Microsoft Submits Its Proposals in Antitrust Case

The Department of Justice thinks that Microsoft Corp. should be broken in two. Bill Gates and company have a better idea, four better ideas in fact.

Microsoft says that the break-up plan should be tossed out. In return, Microsoft would make the following concessions, which would let OEMs:

Delete the Internet Explorer icon from the desktop and Start menu.

Offer their own Internet sign-up process in the initial Windows boot sequence.

Display icons for non-Microsoft products on the Windows desktop.

Configure non-Microsoft Web browsing software as the default browserThe proposal did not allow for the separation of the operating system and the browser, a key point in the case. But the proposal did include other conduct remedies:

Microsoft could not enter into contracts to promote third-party products in Windows in exchange for the third-party's agreement to limit promotion of non-Windows products.

Microsoft would be forced to provide independent software vendors timely access to application programming interfaces.

Microsoft would be restricted from delaying release of software products designed for non-Windows platforms in order to force the vendor of that platform to limit development and deployment of products that compete with Microsoft.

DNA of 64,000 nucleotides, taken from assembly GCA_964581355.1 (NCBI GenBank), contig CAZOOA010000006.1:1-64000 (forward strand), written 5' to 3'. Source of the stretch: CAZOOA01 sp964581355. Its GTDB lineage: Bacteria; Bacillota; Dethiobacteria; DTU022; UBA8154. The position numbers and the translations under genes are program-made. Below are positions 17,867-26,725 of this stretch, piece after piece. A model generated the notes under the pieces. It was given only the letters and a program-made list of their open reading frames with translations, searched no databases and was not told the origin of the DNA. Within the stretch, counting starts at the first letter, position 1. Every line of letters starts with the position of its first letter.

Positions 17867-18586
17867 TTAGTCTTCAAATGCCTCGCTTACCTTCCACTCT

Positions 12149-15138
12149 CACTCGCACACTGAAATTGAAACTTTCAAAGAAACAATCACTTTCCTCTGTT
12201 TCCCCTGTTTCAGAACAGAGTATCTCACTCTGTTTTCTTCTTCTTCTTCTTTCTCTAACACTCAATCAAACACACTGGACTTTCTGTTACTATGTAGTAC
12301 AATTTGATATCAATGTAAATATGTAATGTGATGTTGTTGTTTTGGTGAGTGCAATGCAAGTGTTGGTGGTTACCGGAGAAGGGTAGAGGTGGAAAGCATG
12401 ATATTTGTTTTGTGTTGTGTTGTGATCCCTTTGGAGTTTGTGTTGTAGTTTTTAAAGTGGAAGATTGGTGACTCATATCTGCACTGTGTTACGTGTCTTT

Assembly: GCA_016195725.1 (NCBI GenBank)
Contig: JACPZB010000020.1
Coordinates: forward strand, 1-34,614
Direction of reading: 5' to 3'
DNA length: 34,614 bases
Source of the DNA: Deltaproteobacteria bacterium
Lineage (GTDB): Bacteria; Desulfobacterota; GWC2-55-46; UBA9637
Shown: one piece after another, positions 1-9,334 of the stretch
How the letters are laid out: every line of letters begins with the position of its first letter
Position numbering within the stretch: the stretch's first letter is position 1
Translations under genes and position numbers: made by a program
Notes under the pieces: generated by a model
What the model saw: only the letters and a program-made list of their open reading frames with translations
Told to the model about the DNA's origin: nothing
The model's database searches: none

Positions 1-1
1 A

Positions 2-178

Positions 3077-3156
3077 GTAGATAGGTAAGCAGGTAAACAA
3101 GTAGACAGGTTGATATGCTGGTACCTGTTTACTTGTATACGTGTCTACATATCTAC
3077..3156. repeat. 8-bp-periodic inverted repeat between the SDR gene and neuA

After the release of a major new operating system, Microsoft could not raise the price on the older operating system in order to spur sales of the new system to computer manufacturers.

Microsoft asked the court to immediately adopt the list of remedies as the final judgment in the case and offered to pay the attorneys' fees and other costs of the 19 plaintiff states in the lawsuit. The company asked that its proposal take effect 45 days after acceptance and remain valid until July 1, 2004. The proposal includes provisions to ensure compliance.

Microsoft's proposal, which was due under order from Judge Thomas Penfield Jackson, is in response to the April 28 recommendations from the Department of Justice and 17 states to break Microsoft into two companies - one focused on the operating system and one on applications.